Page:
In 1972, according to legend, Zhou Enlai, the Chinese premier, was asked about the impact of the French Revolution.
He was much mocked for his supposed answer. “Too early to say,” he said.
In fact, even if the story was a myth, the line was spot on.
Who would imagine that 234 years after the French Revolution, it would echo through demonstrations in Paris and halt a state visit from King Charles III?
President Macron delayed the visit, worried that a planned dinner for the King at the old royal
Palace of Versailles would spark the demonstrators into more protests. Demonstrators
even scrawled anti-royalist graffiti on Paris buildings: “Mort au Roi” and “Charles III, do you know the guillotine?”
More than two centuries after the Revolution, protests are still stitched into the French soul – from Asterix-lookalike farmers blockading towns on their tractors to fishermen blockading the Channel.
We can’t be too smug about our own strike-ridden country, subject to endless Extinction Rebellion protests. And an Ipsos poll, out this week, has shown that the approval rating of the Royal Family has slumped by six per cent to 47 per cent since the beginning of the year, which is probably thanks to Prince Harry’s revelations in Spare. And Prince William’s ratings have dropped by 10 per cent from December – but they still remain pretty high at 59 per cent. Those are figures President Macron can only dream of. Britain is in no danger of having any large-scale republican protests any time soon, apart from a few extremists turning up at royal walkabouts.
King Charles will have a much easier time of it in Germany, where his state visit is going ahead on Wednesday. He will be the first post-war foreign head of state to receive a ceremonial welcome with full military honours at Berlin’s Brandenburg Gate and the first British monarch to address Germany’s federal parliament, the Bundestag.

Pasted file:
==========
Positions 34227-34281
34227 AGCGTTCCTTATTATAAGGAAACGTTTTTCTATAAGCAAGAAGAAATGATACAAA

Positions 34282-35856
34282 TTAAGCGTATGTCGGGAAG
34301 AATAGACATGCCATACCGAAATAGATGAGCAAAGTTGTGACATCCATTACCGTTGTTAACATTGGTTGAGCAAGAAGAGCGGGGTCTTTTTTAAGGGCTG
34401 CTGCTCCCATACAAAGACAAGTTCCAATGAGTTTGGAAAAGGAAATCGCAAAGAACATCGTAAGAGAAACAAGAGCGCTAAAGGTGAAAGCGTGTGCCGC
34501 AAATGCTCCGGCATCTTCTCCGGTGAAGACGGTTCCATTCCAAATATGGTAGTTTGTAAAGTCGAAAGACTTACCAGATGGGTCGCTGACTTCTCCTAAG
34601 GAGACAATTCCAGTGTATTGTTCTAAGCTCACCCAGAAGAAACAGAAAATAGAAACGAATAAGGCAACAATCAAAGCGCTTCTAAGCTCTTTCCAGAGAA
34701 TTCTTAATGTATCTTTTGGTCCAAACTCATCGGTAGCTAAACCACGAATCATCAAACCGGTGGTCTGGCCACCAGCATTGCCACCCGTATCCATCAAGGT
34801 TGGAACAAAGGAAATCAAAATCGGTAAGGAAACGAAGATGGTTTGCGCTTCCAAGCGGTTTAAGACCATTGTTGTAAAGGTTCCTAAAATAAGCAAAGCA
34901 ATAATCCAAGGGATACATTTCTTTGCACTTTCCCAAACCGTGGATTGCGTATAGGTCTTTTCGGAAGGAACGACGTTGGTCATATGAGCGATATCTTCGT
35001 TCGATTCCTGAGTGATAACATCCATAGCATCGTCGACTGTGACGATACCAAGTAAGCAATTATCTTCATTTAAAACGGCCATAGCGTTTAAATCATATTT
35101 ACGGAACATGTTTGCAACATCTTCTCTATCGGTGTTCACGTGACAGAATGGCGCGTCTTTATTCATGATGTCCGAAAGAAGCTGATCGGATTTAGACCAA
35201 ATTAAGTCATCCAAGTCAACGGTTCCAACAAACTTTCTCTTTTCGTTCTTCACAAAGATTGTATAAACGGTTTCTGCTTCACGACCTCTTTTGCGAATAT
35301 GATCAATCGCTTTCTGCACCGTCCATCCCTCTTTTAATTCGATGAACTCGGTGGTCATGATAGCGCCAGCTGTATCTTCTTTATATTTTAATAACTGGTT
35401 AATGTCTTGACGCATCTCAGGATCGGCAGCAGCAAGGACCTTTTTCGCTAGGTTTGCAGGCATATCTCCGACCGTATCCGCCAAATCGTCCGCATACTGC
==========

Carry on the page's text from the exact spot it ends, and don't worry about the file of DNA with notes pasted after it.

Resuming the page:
The King and Queen will acknowledge the deepest scar in recent Anglo-German history, the Second World War, with a visit to Hamburg’s St Nikolai Memorial, a church bombed by the Allies.
But, in Hamburg in particular, the King will also see quite how Anglophile – and how keen on the British monarchy – the Germans are.
Still today, Hamburg is officially called the Free and Hanseatic City of Hamburg. As a leading member of the Hanseatic League, the medieval trading group of northern European cities, Hamburg has enjoyed close links with London for over 500 years. Walking around the city now – elegantly rebuilt after the terrible wartime bombing – you could be forgiven for thinking you were in a prosperous provincial town in England or in Sloane Square. Smart British clothes – particularly that key Sloane signifier, the green Husky jacket – are popular. Our memories – and our TV channels – may be dominated by the First and Second World Wars. But, before those two horrifying conflicts, we shared so much in our outlook with Germany – and nowhere more prominently than in our Royal Families.
The King doesn’t speak fluent German, unlike his father, the late Prince Philip, but he will address the Bundestag in German and English.
After the war, Prince Philip’s German relations made for an embarrassing connection. The prince had been an Allied war hero but his sisters – Princess of Hohenlohe-Langenburg, the Margravine of Baden, the Hereditary Grand Duchess of Hesse and by Rhine and Princess George of Hanover – all married German aristocrats who backed Germany in the war.
Still, Prince Philip maintained strong links with his German relations right up until his death in 2021. In doing so, he was only continuing the extremely close connection between the German and British Royal Families that has lasted for over 300 years.
George I was born in Hanover – there were great celebrations in Hanover and Britain nine years ago on the 300th anniversary of him coming to the throne in 1714. His son, George II, was also born in Hanover and spoke fluent German.
Both George I and George II had German wives, starting a fashion that continued within the Royal Family into living memory. George III, George IV, William IV, Queen Victoria and George V also married Germans. In other words, from 1714 until 1936 (with a small gap under Edward VII and Queen Alexandra of Denmark), the King or Queen of this country was a German.
What’s more, the German Emperors had close blood links with the Royal Family, not least the last one, Wilhelm II (aka Kaiser Bill), first cousin of George V and Tsar Nicholas II. They were all grandchildren of Queen Victoria and Prince Albert.
In fact, if we followed Salic law, like the German monarchy used to, which only allows male monarchs, our current king would be Prince Ernst August of Hanover.
No wonder our Royal Family are still so popular in Germany. Their blood remains extremely Germanic. When Charles III touches down in Berlin this week, in many ways he’ll be coming home.
Harry Mount is author of Et Tu, Brute? The Best Latin Lines Ever (Bloomsbury)